While the familial resemblance to the RRCC I and II is apparent, it will probably be even more apparent in the final production examples that will be further refined. Amongst the details I think need to be refined are the lugs, which feel a bit longer and larger than they should be. Another are the visible screws on the sapphire dial that can probably be done away with while maintaining the integrity of the construction.
The case feels tall for the diameter, though that is inescapable due to the complications. Evocative of the original Louis Vuitton Tambour case that had tall, sloping flanks, the proportions of the LVRR-01 are also reminiscent of older split-seconds chronographs, which often have a similar compact diameter and tall profile.
Still, the LVRR-01 is extremely compelling even in its prototype form. And its price is reasonable as such things go, adding to the appeal. Priced at about US$476,000 before taxes, It is by no means inexpensive. But the combination of a chronograph with sonnerie and tourbillon – along with the exemplary decoration and construction – makes this a competitive proposition in top-level independent watchmaking.
Rexhepi and Louis
The design and concept of the LVRR-01 artfully blends both brands. The sapphire dial, for instance, brings to mind the sector-style dials of the RRCC I and II, but with plique-a-jour enamel cubes that are inspired by the Spin Time, Louis Vuitton’s trademark cubic jumping hours.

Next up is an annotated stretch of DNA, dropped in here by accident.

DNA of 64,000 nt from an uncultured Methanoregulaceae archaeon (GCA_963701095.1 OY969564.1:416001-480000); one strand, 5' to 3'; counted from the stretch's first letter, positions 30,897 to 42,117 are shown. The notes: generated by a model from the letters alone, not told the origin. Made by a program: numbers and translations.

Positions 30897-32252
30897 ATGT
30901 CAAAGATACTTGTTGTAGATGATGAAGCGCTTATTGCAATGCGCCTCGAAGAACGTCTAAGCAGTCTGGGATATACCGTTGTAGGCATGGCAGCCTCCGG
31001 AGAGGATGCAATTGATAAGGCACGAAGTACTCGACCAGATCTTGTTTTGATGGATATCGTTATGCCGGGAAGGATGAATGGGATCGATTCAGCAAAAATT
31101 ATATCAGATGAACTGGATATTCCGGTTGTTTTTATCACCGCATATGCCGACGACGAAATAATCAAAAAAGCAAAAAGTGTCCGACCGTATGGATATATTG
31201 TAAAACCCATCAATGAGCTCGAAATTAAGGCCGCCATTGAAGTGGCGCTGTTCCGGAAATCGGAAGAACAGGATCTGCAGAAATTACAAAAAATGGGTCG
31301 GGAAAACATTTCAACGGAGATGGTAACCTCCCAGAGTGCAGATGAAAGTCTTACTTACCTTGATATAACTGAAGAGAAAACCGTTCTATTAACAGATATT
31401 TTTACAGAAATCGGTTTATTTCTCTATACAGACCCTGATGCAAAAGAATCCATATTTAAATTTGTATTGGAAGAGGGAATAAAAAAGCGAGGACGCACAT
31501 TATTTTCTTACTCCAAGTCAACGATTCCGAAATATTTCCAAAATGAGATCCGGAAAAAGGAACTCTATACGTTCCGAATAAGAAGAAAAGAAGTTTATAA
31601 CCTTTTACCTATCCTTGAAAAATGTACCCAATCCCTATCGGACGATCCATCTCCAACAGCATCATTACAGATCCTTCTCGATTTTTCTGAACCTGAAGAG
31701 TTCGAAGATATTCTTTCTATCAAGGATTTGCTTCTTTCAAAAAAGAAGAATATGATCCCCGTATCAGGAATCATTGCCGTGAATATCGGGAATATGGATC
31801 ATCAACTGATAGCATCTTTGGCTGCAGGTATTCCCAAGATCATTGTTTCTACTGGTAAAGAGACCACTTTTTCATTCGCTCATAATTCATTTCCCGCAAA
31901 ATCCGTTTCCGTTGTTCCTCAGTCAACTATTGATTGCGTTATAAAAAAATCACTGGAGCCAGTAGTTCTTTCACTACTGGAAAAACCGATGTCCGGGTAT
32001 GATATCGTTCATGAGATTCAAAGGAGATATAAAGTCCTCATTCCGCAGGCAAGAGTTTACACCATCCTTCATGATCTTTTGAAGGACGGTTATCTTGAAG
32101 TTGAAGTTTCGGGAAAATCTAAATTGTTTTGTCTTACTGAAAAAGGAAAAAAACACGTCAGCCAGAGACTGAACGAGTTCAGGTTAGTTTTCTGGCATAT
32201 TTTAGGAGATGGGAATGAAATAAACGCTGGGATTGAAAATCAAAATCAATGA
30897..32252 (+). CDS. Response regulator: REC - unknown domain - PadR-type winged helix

Likewise for the platinum case that has high, sloping flanks. The slope starts on the case middle and continues into the bezel, creating an incline that brings to mind the original and thick Tambour.
At 11.6 mm high, the case is a little too tall to be truly elegant, but it certainly has presence. On the other hand, the diameter is 39.9 mm, though the case feels smaller than it actually is due to the height.
But the case is defined less by its dimensions than the style and finishing. The lugs are long and angular – perhaps a bit too exaggerated on the prototype – while the finish is almost entirely brushed, save for polished edges along the bezel, middle, and lugs. The matte surfaces bordered by polished edges gives the case a discreet gleam that is appealing.